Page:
New institute launched for management consultants in UAE

22 May 2017 Consultancy.uk

A newly-established institute has been launched in the United Arab Emirates aimed at elevating standards in the region’s management consultancy and training profession, while working to develop practitioners to meet international benchmarks. The board of the UAE Association for Management Consultants and Trainers (AMCT) has elected consulting specialist Dr Ali Sebaa Al Marri to the position of Chair.

The AMCT, which is based in Dubai and licensed by the national Ministry of Community Development, serves as an umbrella entity for management consultants and trainers across the UAE. The Association is the first of its kind in the Gulf Cooperation Council region and the second in the Arab world, with a similar organisation in existence in Jordan, and has received official recognition from the International Council of Management Consulting Institutes (ICMCI), a global professional body that aims to enhance cooperation among management consulting entities.

At the maiden meeting of the new association, held at the Mohammed Bin Rashid School of Government (MBRSG) premises in Dubai, the group selected Dr Ali Sebaa Al Marri to lead the committee after a decorated career in business and legal consultancy. The group also approved Dr Abdul Salam Al Madani, the chairman of Index Holding, as Al Marri’s new deputy. 

Since 2013, Dr Al Marri has served as Executive President of Mohammed Bin Rashid School of Government (MBRSG), a school established and named after the country’s incumbent ruler in order to build the skills of the next generation of elite in the region. Al Marri’s work there is aimed at developing educational, training and research activities aiming to help the school train future policy makers in the United Arab Emirates (UAE) as well as the broader Arab World.

New institute launched for management consultants in UAE

Earlier in his career in the professional service sector, Dr Al Marri worked as the Director of Strategic Planning at the Dubai Police Academy, gaining orders of merit for his role in advising the design and development of new strategies within the department. During his stint with the Academy, Al Marri earned a post-graduate degree in Law, before travelling to the UK to complete a doctorate in Leadership and Strategy at Bradford University.

New Challenge
In his new role, Dr Al Marri is set to link up with members of the high-ranking advisers of law enforcement once more, as Secretary Dr Ibrahim Sebaa Al Marri and Chief Financial Officer Mohammed Bouhnad were also appointed to the committee, currently both hold positions within Dubai’s law enforcement department.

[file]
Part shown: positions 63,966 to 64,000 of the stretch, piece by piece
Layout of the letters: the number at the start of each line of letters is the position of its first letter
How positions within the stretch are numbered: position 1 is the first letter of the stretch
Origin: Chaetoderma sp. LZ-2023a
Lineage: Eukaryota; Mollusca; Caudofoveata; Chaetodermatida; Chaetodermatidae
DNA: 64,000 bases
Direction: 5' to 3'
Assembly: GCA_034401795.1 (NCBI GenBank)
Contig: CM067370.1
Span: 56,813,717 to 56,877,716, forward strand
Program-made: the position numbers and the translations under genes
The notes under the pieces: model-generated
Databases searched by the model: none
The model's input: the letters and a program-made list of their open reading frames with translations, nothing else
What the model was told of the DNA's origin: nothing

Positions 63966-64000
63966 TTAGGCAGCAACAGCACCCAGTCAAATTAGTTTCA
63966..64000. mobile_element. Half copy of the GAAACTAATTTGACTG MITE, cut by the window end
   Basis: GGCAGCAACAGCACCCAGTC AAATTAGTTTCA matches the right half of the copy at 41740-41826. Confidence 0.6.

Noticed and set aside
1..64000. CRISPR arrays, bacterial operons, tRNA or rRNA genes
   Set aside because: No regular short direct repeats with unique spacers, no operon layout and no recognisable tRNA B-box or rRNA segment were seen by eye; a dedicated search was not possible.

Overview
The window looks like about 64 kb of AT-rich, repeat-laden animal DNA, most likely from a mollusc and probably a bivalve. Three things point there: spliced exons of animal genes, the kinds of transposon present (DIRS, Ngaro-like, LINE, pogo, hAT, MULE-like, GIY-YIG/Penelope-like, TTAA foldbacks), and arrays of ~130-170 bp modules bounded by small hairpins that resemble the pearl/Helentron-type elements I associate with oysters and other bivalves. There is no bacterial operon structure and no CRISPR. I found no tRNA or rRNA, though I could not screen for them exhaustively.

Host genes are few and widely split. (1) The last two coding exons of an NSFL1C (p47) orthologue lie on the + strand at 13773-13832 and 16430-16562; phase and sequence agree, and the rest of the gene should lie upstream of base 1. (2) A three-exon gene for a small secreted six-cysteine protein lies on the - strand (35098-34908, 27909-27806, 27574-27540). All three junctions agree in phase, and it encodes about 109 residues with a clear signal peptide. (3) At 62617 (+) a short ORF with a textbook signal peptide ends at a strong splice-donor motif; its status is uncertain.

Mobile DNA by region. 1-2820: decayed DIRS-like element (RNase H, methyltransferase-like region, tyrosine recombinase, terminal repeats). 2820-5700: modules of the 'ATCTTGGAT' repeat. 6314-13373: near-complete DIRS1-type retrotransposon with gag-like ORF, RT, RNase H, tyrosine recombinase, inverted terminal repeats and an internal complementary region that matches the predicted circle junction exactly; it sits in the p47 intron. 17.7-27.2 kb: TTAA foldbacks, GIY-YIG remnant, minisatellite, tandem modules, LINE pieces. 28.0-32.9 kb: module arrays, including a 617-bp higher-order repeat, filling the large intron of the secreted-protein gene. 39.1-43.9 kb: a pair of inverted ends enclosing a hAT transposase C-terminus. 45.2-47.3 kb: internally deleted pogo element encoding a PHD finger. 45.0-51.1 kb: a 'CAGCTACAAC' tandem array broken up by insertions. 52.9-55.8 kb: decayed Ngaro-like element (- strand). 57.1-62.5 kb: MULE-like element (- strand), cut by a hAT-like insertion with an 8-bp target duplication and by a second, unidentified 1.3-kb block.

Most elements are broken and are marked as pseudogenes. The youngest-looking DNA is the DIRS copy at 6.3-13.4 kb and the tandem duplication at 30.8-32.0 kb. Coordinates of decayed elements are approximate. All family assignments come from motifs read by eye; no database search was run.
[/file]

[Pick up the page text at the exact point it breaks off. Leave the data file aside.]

The remaining board also contains a thick with a Police presence, including Abdullah Jasem Al Zarooni, the director of Administrative Affairs at Dubai Police; Mansour Yousef Al Gergawi, the knowledge director at Dubai Police; and Dr Saleh Rashed Alhamrani, the director of the Quality Office and Assistant Professor of Commercial Law at Dubai Police Academy. They are joined by Dr Ahmed Ali Al Shehhy, the CEO of ThinkPlus Training and Consulting, and Dr Ahmad Tahlak, the chairman and president of Levenbert Consulting. 

Following his election to Chair, Dr Al Marri sated the importance of the Association in meeting rising demand for management consulting and training professionals across all sectors in the GCC region. “Management consulting and training professionals need a framework that ensures the highest level of standards according to global best practices. AMCT aims to define the legal and ethical frameworks of the management consulting profession, and create a detailed plan to develop professional skills in the field in line with global trends.”

According to data from Source Global Research, the consulting market of the UAE is worth $788 million, roughly 30% of the GCC consulting market.

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Accenture's push into the creative sector is an identity crisis

18 April 2019 Consultancy.uk

In its latest push into the creative sector, Accenture Interactive acquired New York and London-based ad agency Droga5 earlier this month, adding illustrious clients such as HBO, Amazon and The New York Times to its roster of clients. With the latest in a long line of similar purchases, Accenture Interactive further demonstrated its ambition of becoming the globe’s leading trusted advisor to chief marketing officers. Yet according to Ben Langdon, Chairman of Class35, Accenture’s strategy may be heading in the wrong direction.

A press release on Accenture’s website announcing the acquisition sits next to a quote stating that “brands aren’t built through advertising” – a huge contradiction from a consultancy firm hell-bent on becoming the ‘CMO agency of choice’. It’s not alone of course. The entire consulting industry wants a piece of the creative pie right now. In addition to Accenture Interactive, recent acquisitions by PwC Digital, IBM iX, and Deloitte Digital meant that in 2017, for the first time ever, four of the world’s ten largest creative agencies were consultancies.